Every once in awhile, you have to double check the calendar, to make sure it really is the 21st century ... A.D.*
Last month the Supreme Court of Texas overturned a series of lower decisions to hold that even physical injuries sustained during an "exorcism" are not actionable, because the First Amendment's Free Exercise of Religion Clause protects a church against the courts interfering in its affairs, no matter how bizarre and outrageous.
One Friday evening in 1996, Laura Schubert, 17, was preparing for a garage sale at her Pentecostal church with a group of teens when another teen announced he'd detected a demon lurking nearby. A "youth minister" appeared and, hearing the tale, decided there were indeed demons afoot, and the teens scrambled until dawn smearing petroleum (or possibly vegetable) products around the church.
Finally the youth minister announced that a cloud full of god had entered the church and the sleepless teens held their garage sale.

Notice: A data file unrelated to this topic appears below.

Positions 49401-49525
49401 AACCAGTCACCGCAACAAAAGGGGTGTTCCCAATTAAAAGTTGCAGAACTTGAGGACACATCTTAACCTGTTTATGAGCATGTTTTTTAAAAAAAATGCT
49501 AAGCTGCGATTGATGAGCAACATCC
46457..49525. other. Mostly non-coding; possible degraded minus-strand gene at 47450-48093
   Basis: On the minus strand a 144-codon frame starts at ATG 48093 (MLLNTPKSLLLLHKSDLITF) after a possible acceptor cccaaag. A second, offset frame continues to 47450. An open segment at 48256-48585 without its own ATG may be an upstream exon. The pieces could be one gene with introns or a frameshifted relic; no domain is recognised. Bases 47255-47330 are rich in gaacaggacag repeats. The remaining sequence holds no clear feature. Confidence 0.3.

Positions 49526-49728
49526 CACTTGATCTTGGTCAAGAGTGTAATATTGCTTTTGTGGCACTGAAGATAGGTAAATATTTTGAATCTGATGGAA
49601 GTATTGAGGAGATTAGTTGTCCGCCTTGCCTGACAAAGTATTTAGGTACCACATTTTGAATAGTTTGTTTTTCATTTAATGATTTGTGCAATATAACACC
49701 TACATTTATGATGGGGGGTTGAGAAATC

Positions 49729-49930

The next evening, Sunday, an exhausted, starving, and likely hypoglycemic Laura Schubert collapsed in church. Her fellow worshipers took this reaction to be a manifestation of demon possession and carried her to another room, where she was physically restrained and "pummeled" for two hours by seven individuals, despite her kicking, flailing, and screaming to be freed.
Following a 15-minute intermission, the youth minister again appeared with seven other individuals, and proceeded to subject Schubert to another hour of physical and psychological abuse.
During the following week, yet another church member grabbed Schubert and she was again attacked by eight more Pentecostals. Eventually she was diagnosed with post-traumatic stress disorder and suffered a series of psychological and personal setbacks in addition to the physical injuries she sustained during the "exorcisms."
She sued the church on a variety of claims and won a $300,000 judgment, which was affirmed on appeal. Last month the TX Supreme Court not only threw out the judgment but dismissed the case entirely, stating that the church and its members are immune from civil judgment thanks to the Free Exercise Clause.
The case is very likely to reach the United States Supreme Court, which several years ago — led by Antonin Scalia — decided that the Free Exercise Clause does not even protect an individual Native American's ceremonial smoking of a cactus plant.
The 6-3 decision, Pleasant Glade [sic] Assembly of God v. Schubert, is available here, along with the dissents in separate files.
* This is what we old timers used to use before a mischievous cabal of secularist devils replaced it with "C.E."